United Health Foundation released the 28th America’s Health Rankings Annual Report.
This year, the report reveals that the nation is facing serious public health challenges, including rising rates of premature death and an uneven concentration of key health care providers. Among the key findings:
Across the U.S., the premature death rate increased for the third straight year. This recent rise is concerning, particularly after the premature death rate declined by 20 percent from 1990 to 2015.
Over the past five years, even some of the nation’s healthiest states by overall rank have experienced notable increases in key measures of mortality.
For example, New Hampshire, Massachusetts and Rhode Island, which regularly rank toward the top in overall health, have experienced large increases in drug deaths.
The concentration of key health care providers varies widely across the country.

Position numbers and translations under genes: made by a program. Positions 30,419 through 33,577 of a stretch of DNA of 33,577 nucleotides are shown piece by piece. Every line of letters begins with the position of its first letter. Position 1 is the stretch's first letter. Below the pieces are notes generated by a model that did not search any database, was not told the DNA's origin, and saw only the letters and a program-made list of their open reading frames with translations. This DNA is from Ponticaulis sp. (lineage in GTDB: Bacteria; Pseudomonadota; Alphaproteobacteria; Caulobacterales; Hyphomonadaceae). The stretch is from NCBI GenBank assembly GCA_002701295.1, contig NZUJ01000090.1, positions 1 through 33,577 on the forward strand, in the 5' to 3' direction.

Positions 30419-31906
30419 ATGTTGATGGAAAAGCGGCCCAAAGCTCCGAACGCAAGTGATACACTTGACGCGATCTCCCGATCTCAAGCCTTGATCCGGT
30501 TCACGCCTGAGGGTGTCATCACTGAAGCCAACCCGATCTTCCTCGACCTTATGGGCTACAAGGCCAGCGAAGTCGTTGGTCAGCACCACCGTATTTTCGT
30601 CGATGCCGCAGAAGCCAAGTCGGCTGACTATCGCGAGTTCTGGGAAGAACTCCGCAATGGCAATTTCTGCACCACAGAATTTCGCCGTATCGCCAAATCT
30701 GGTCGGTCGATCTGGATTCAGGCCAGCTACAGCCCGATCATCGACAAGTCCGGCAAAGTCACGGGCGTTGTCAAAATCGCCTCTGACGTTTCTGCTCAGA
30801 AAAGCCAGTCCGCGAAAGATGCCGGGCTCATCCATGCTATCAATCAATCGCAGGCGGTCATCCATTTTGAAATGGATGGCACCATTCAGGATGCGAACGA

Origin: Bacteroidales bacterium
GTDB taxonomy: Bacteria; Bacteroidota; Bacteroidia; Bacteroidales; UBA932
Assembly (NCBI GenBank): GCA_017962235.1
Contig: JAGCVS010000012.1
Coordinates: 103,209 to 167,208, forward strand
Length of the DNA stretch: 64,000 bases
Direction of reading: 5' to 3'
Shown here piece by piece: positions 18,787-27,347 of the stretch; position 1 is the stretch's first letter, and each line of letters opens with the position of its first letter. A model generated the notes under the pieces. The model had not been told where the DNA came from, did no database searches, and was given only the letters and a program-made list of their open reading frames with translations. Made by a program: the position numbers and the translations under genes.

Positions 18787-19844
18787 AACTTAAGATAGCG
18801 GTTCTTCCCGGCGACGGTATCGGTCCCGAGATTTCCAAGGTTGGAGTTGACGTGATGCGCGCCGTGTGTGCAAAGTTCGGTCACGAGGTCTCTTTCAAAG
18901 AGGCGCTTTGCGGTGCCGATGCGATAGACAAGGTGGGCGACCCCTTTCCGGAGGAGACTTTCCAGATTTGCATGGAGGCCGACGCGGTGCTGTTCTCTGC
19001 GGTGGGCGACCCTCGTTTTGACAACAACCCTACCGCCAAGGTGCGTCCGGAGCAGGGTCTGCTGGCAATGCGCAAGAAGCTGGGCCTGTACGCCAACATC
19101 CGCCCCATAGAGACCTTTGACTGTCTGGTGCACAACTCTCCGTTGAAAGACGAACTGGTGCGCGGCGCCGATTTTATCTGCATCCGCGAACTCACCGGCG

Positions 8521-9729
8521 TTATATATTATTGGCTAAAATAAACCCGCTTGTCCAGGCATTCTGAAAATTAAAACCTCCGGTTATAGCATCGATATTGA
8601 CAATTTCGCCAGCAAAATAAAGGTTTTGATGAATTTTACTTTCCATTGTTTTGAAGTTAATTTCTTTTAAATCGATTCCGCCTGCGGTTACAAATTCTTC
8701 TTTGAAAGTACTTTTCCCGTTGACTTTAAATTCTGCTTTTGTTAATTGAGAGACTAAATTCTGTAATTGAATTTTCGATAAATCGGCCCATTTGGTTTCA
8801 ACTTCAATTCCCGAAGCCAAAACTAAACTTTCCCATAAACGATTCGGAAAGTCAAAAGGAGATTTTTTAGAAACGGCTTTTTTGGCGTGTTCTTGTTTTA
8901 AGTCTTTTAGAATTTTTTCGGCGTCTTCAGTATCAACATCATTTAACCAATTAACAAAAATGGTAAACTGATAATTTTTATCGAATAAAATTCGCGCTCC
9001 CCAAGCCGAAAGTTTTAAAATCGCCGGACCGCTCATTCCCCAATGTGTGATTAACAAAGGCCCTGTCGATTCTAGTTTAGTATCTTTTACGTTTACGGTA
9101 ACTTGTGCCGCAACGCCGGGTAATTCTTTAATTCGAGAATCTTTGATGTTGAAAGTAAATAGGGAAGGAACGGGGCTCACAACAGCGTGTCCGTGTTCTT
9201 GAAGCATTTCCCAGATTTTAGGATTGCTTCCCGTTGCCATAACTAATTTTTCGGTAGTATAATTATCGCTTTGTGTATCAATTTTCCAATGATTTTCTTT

Some states have six times the concentration of mental health providers than other states.
The distribution of primary care physicians and dentists also varies across the country by approximately two to one.
Massachusetts ranks as the healthiest state in 2017 for the first time ever, followed by Hawaii (2), Vermont (3), Utah (4) and Connecticut (5). Mississippi is ranked 50th for the second year in a row with Louisiana (49), Arkansas (48), Alabama (47) and West Virginia (46) rounding out the states with greatest opportunities for improvement.
Visit www.AmericasHealthRankings.org for more information.